But Obama’s bounce is slightly less than what Al Gore received in 2000 and Bill Clinton received in 1992. It is expected that McCain will also receive a gain in his poll numbers at the end of the Republican National Convention taking place in Twin Cities, Minnesota. It is not clear by what margin this would be and whether it would completely erase Obama’s gains.
The debate over Bradley or Wilder effect
The question people are asking is: are the polls showing Obama’s bounce reliable? Or, for that matter, are all polls about Obama accurate reflections of voter sentiments about him? Could the polls be victims of the Bradley or Wilder effect?
The Bradley or Wilder effect is the phenomenon where white people lie to pollsters about their willingness to vote for black candidates because they do not want to be seen as racist. This reality exaggerates the electoral chances of African American candidates.
The phrase “Bradley effect” is named after Tom Bradley, an African American who, in 1982, ran for governor of the state of California. The opinion polls showed him leading his white opponent by several margins. In fact, exit polls (a poll of voters as they leave the voting place; usually taken by news media in order to predict the outcome of an election) showed that he had won the election. Based on these exit polls, the media declared him the winner.
But when the actual election results were released, he lost to his closest white opponent by a wide margin.
In 1989, seven years after Bradley’s shocking defeat, Douglas Wilder, America’s first elected African-African governor, nearly lost to his white opponent, even though opinion polls showed that he was ahead of him by 15 percent. He won by a mere 6,700 votes.
Obama himself has had close brushes with this effect, although in less dramatic ways. According to the Associated Press, “exit polls in 28 states overstated Obama's actual share of the final vote.” The most stunning, perhaps, was Obama’s defeat in the New Hampshire Democratic primary. Polls—and even exit polls— had shown that he would defeat Hillary Clinton. But Hillary won the primary by a slight margin.
So how should people read the polls predicting Obama’s electoral chances? Take 5 percent off the numbers? Andrew Kohut, president of the Pew Research Center, says no. He argued that there is no reason to suppose that people are being untruthful to pollsters about their willingness to vote for Obama.
He told The Associated Press that "because I don't think there's a lot of stigma in saying you're voting for John McCain," people have no reason to lie about their support for Obama. He said if the question pollsters ask were: "Do you want to vote for the white guy or the black guy?" then it would be reasonable to expect people to lie.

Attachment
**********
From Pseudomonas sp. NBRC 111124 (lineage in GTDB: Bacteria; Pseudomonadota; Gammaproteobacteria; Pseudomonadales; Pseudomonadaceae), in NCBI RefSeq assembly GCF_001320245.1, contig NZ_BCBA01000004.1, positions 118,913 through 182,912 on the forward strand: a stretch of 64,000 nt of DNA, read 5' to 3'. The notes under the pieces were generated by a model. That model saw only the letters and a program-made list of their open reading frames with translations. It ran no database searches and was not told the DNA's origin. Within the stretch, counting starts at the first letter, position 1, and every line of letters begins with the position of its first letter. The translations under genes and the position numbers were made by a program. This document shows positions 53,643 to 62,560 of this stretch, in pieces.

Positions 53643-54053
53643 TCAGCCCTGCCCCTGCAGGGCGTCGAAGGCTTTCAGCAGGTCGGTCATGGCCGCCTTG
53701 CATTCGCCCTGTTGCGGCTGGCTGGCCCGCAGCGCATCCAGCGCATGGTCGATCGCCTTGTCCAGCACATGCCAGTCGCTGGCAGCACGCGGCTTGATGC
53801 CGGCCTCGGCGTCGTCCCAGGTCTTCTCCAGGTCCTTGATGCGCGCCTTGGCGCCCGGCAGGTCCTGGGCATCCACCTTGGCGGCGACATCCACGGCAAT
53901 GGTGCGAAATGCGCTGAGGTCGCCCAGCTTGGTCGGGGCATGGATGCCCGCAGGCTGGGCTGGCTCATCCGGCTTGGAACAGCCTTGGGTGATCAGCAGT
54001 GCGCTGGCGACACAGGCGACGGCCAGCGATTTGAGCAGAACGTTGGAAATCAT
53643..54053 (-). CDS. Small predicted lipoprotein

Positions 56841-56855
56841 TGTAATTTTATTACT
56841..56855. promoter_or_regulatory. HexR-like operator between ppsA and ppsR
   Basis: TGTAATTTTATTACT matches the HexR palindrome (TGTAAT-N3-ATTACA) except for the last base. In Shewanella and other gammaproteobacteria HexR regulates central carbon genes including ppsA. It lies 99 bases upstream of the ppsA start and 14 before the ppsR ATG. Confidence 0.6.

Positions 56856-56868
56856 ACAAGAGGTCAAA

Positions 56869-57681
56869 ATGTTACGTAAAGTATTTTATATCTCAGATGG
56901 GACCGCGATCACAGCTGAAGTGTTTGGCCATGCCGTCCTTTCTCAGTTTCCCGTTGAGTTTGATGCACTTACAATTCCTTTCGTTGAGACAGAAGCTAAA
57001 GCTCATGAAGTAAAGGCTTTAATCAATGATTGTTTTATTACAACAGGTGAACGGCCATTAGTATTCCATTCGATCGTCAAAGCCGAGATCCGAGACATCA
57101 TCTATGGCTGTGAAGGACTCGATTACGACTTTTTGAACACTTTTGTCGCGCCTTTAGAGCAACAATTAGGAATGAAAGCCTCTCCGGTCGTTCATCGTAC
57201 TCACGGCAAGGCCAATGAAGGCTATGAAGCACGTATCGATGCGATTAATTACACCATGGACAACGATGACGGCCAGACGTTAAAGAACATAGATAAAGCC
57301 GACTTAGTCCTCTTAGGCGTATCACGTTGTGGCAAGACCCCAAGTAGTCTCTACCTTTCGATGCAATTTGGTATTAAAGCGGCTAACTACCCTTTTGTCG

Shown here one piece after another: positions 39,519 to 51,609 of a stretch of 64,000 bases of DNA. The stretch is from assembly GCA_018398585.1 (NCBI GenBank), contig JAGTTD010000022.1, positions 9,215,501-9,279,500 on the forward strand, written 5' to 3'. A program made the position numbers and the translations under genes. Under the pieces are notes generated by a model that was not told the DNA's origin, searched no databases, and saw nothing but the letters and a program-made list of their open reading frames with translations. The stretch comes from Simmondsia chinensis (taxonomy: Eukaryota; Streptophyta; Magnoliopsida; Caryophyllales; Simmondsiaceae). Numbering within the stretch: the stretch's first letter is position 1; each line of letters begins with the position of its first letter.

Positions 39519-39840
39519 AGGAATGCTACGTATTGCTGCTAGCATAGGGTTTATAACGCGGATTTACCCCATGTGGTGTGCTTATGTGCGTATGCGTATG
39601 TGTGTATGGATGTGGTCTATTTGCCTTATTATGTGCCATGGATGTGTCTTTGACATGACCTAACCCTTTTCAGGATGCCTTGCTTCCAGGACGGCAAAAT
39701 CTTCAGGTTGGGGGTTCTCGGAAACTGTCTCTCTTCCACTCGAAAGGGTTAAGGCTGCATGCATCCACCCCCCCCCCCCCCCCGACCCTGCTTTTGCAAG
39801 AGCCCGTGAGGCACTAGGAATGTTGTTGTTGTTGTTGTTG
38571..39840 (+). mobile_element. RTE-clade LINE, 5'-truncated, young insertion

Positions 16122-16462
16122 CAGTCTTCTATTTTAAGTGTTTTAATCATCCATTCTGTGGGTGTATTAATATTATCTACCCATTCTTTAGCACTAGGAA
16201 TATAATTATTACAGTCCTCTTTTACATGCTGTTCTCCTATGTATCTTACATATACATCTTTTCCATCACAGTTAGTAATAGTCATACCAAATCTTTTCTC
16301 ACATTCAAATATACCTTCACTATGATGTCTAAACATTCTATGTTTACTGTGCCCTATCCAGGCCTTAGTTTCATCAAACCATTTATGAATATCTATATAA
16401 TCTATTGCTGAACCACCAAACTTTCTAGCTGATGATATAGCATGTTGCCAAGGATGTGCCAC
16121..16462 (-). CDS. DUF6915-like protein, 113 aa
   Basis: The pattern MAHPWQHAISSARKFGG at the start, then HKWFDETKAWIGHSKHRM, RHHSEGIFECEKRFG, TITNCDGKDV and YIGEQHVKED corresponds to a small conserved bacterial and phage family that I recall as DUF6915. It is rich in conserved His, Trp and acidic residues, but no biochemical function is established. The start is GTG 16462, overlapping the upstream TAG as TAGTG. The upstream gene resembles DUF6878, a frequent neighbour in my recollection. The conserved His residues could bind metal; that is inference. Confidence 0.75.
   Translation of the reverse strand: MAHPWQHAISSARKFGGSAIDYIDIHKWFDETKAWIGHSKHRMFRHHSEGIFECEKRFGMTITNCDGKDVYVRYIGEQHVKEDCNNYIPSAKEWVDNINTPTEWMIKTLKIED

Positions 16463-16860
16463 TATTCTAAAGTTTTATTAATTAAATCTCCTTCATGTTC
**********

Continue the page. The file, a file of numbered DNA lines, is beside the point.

But he nonetheless made the instructive point that the major problem poll takers encounter is that lower-income white males—most of whom resent Obama and who tend to be generally less racially tolerant—often decline to participate in the polls.
However, Anthony G. Greenwald, who teaches psychology at the University of Washington, told the Associated Press that there may actually be a "reverse Bradley Effect" for Obama in this presidential contest. He brought up the example of what happened during the Democratic primary where states with numerically significant African-American populations, such as Virginia, South Carolina, North Carolina, Mississippi and Georgia, gave Obama more votes than polls had forecast.
Again, he said Obama’s popularity with young white people who do not participate in polls may actually cancel out the effect of lower-income white males who have so far shown a dislike for Obama and who also avoid participating in polls.
Daniel J. Hopkins, a scholar from Harvard University who systematically studied the Bradley or Wilder effect from 1986 to 2006 said his research has led him to the conclusion that the phenomenon has practically disappeared in the wake of more racial openness in the American society. Hopkins arrived at his conclusion from his study of 133 gubernatorial and Senate elections.
But Douglas Wilder, the man after whom the phenomenon is named (and who is the current mayor of Richmond, the capital of the state of Virginia), doesn’t share Hopkins’ optimism. When he was asked if he thought the “Wilder effect” is dead and ready to be buried, he said "No, I won't say that. I won't go that far."
In many ways, Obama is a different candidate from previous Black American politicians, and his support among white people in the polls may not be wildly off the mark, but in a presidential race where questions of race occasionally flare up, analysts say it would be wise to take the polls with a healthy dose of skepticism.